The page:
Across the blogosphere, reporters who cover celebrity Los Angeles DUI events have been chiming in with opinions about the arrest of Rod Strickland, an Assistant Coach for Kentucky’s basketball team and former NBA star (17-year NBA veteran, in fact). The 43-year old Strickland was arrested at 3 a.m. on April 13th in Lexington, Kentucky after police saw him run a red light.
Per court documents, Strickland failed a breathalyzer test. Police remanded him to the Fayette County Detention Center on charges of driving under the influence, running a red light and lacking registration and insurance.
Strickland has run afoul of the law numerous times over the past several years:
o In 1994, he and a fellow teammate on the Portland Trailblazers got into a fistfight with a truck driver, earning Strickland a misdemeanor battery charge.
o In 1998, Strickland collected his first DUI conviction.
o In 1999, while with the Wizards, he collected another DUI and reckless driving charge but managed to get acquitted.
o In 2001, in Virginia, Strickland got arrested for driving under the influence again.
The breathalyzer is a handheld device that intakes a suspect’s breath and chemically analyzes it to determine its alcohol content. From the sample, analysts extrapolate a BAC number (blood alcohol concentration). If your BAC is at or above 0.08%, you can be found in violation of the California Vehicle Code Section 23152(b) and suffer a range of penalties, including court costs and fines, jail time, mandatory alcohol school, probation, and forced installation of an interlock ignition device.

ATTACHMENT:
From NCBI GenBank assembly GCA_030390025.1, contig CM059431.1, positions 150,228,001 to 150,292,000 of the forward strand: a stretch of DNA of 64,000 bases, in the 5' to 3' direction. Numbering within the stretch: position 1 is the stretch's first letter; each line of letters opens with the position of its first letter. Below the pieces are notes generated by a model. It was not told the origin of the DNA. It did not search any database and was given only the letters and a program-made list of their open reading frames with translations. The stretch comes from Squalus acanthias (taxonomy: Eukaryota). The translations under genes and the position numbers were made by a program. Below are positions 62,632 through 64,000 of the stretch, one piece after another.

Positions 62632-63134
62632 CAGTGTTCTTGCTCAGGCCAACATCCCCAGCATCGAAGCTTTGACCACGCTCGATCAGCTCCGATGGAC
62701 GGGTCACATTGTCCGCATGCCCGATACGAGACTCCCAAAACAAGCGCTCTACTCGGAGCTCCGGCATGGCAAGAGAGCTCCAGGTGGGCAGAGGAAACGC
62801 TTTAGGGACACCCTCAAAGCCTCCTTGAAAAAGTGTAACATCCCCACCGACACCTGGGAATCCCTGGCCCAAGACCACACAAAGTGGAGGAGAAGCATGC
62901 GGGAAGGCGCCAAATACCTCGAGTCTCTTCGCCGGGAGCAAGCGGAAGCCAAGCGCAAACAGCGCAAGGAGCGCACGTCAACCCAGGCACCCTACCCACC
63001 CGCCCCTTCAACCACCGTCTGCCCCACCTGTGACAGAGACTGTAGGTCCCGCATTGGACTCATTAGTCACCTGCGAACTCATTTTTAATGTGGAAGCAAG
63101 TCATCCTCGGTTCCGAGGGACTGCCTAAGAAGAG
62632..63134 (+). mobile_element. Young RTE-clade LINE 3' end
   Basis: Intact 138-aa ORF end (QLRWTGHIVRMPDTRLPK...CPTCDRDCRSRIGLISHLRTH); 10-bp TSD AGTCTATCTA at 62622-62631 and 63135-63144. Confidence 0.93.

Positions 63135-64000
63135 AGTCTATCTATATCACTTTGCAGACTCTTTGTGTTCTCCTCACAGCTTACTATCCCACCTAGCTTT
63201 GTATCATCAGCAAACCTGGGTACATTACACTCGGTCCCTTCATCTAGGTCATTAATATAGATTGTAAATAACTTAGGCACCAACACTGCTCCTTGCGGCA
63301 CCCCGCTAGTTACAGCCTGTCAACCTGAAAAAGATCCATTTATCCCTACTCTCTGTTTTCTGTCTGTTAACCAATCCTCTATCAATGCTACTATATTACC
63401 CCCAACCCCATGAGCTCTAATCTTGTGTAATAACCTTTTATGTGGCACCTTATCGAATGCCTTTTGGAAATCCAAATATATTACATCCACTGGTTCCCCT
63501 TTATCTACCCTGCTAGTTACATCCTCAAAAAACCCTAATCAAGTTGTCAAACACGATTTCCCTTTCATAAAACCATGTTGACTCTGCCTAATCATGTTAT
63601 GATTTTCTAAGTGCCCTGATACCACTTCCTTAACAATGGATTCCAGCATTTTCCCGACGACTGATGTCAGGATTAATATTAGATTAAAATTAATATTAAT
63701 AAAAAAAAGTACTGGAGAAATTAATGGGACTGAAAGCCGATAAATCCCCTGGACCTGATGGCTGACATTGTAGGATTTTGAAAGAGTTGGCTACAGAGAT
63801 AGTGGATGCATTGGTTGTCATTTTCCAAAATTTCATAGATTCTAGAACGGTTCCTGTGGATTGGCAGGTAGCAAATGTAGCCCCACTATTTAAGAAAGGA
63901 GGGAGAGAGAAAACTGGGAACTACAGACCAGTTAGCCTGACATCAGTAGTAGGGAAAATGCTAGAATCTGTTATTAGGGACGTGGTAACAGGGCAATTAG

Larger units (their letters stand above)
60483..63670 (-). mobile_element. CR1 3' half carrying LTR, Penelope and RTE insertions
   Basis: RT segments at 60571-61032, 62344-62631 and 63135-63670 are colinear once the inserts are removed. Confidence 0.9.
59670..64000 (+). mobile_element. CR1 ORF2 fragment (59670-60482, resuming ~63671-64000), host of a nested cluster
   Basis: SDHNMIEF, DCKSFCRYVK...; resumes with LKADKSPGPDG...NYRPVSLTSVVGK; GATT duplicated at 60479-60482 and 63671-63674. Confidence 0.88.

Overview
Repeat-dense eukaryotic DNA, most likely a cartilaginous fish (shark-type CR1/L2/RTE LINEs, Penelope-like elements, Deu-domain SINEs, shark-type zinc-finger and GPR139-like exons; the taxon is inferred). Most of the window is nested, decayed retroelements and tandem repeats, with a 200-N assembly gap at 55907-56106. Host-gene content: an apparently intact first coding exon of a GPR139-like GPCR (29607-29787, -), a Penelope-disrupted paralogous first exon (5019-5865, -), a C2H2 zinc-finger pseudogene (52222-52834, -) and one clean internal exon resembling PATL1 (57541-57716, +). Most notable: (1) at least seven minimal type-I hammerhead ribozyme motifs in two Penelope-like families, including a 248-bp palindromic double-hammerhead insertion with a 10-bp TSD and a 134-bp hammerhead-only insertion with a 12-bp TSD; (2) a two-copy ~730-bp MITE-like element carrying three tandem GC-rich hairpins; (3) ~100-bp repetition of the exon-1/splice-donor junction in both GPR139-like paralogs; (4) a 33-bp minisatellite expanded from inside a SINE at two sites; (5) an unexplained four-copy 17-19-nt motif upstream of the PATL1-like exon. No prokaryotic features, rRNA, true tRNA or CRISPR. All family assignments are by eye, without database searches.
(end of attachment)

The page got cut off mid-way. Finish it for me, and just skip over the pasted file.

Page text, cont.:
Breathalyzers are not error-free, however. Indeed, a surprising variety of factors can interfere with test results. Men and women process alcohol differently and at uneven rates. Breathalyzers do not distinguish between ethanol — the active ingredient in alcoholic beverages — and certain other chemicals. Diabetics may blow false positives due to chemicals in their breath. Different exhalations can yield different BAC readings — even from the same person taken at the same time! And calibration problems, administration problems, inadequate care of machinery and mis-reading the instrument can all lead to false positives — and that can mean false convictions for Southern California DUI charges.
But what if a breathalyzer said you had a BAC above 0.08%? Will you be stuck with a Burbank DUI or Glendale DUI charge? Or can you do something to fight back and prove your innocence?
Defendants do have options to battle back. A reliable, trial-proven lawyer can investigate your breathalyzer test results and determine whether they can be challenged on any number of grounds. He or she can also devise a comprehensive strategy to dispute your Burbank DUI charge — or at least provide a best-case defense for you.
Look to Michael Kraut of the Kraut Law Group for immediate assistance. Unlike other criminal Los Angeles DUI attorneys, who work solely on criminal matters, Attorney Kraut has vast experience working on the prosecutorial side — he spent 14+ years as a Senior Deputy District Attorney for L.A., in fact. This prosecutorial experience gives him an enhanced understanding of how to negotiate with (and defeat) the people who will be charging you for your crime.
If you have been arrested for a DUI in Burbank or you are under investigation for driving under the influence in Southern California, please contact Los Angeles criminal defense attorney Michael Kraut for 24/7 assistance by phone at (323) 464-6453 or toll free at (888) 334-6344 or online.